Fear is the most powerful motivator of all, in both directions. Fearing what he'll do if you try to leave, fearing what he'll do if you stay on. Fearing what he might do to the people you love, your parents, your children, your friends, and fear of what he might do to himself. That fear kept me in place for all of our marriage. I told myself I could handle what he did to me, the verbal abuse, the control, the threats of violence, better than I could seeing anyone else suffer, including him. The consequences of leaving, the destruction of our family, and living with the guilt of wondering if I'd done something differently it might all have been avoided, stopped me in my tracks any time I dared consider taking such a step.
Shame plays a part too, the shame of admitting that you lived with someone who treated you that way, the shame of being the one to break the wall of silence and tell the world your life wasn't what you'd worked so hard to make it appear. The shame of taking back all those lies you told about how wonderful he was and how happy you were, the lies you convinced even yourself were true. I'm a good actress and I write fiction. I did an exceptional job of creating the illusion of happy home, loving husband, treasured wife. And then in one day, I had to tear down the illusion and admit the truth to a lot of people who couldn't believe it and others who never did.
What I accepted in the moment I knew I would leave was that it couldn't matter, not the love, the security, the fear or the shame, as much as regaining my life. I had surrendered everything to someone who would never be satisfied with what I had to give. I had trusted someone who time and again broke faith. I had taken the blame for pushing him to his limits when in fact there was no rhyme or reason to his limits, they were merely unpredictable whims. Staying no longer made sense. Staying could serve no purpose other than to further surrender, live without trust, and accept the blame for my own destruction.
Arriving at that moment required me to drop the veil of denial, look hard at the sad truth and let go of all hope for a miraculous change. I remember thinking how ironic it was that I had watched all those discussions of domestic violence on Oprah, I had been the girl who said if a guy ever hit me, I'd be out of there. I had deluded myself into believing we were different because I was looking at the reality of domestic abuse from inside, where the discussion translated into the language of our shared history.
I said before that leaving was the hardest thing I've ever done. Sometimes I'm still amazed that I did it. Each step away was a conscious choice, taken with the awareness that I was becoming a different woman, one who faced a new reality with eyes wide open, who could never look back without regret or forward without remembering. After over twenty years, my heart still races when the topic is discussed and all the memories, the worst and the best, cross my mind in an emotional kaleidoscope.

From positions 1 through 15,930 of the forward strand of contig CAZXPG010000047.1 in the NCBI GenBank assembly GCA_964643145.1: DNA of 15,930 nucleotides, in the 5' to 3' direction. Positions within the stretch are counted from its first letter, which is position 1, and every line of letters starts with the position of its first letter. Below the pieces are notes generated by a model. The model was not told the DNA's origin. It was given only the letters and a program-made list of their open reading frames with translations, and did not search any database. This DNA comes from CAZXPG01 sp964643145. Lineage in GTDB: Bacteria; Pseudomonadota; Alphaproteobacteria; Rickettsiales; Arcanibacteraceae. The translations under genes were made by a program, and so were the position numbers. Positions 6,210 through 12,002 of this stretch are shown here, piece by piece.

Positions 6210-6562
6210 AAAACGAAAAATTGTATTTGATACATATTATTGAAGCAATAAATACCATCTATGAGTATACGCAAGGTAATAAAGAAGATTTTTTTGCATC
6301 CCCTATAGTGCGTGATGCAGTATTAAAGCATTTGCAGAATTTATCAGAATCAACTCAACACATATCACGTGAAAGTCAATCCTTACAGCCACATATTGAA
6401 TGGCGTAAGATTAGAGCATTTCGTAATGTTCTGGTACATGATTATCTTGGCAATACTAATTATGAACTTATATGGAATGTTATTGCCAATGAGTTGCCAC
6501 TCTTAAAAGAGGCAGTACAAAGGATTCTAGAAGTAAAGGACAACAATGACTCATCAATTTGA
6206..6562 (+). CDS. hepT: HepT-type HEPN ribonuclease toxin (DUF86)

Currently, the discussion has much to do with a culture that exempts certain men from responsibility. But from where I live now, on the other side of leaving, every man is exempt until proven otherwise, and then our culture as a whole continues to find fault with the woman for having stayed. Without living in her body, we can't know why she stayed or how she perceived her unique situation. Without her background, personality and thought process, we can't know what it felt like when he yelled, or threatened, or hit. None of us, no matter our own experience with domestic violence or lack thereof, can judge her choices.
What we can do is everything in our power to raise awareness, to promote a rational, constructive discussion, to equip our sons and daughters with the necessary tools to build a society where domestic violence is taboo. We can reserve our unsolicited advice and offer unconditional support. Blame, no matter where directed, is unproductive. "Should have" and "why" are a waste of breath. Change is the only viable solution. It will not happen over night, or even in a generation. But it can happen. Don't let the conversation die until the next high-profile case hits the headlines. Look around you. Find a place to add your voice. Open your minds and give of your time. Every woman out there now, living on the inside of domestic abuse, needs you to become part of the change.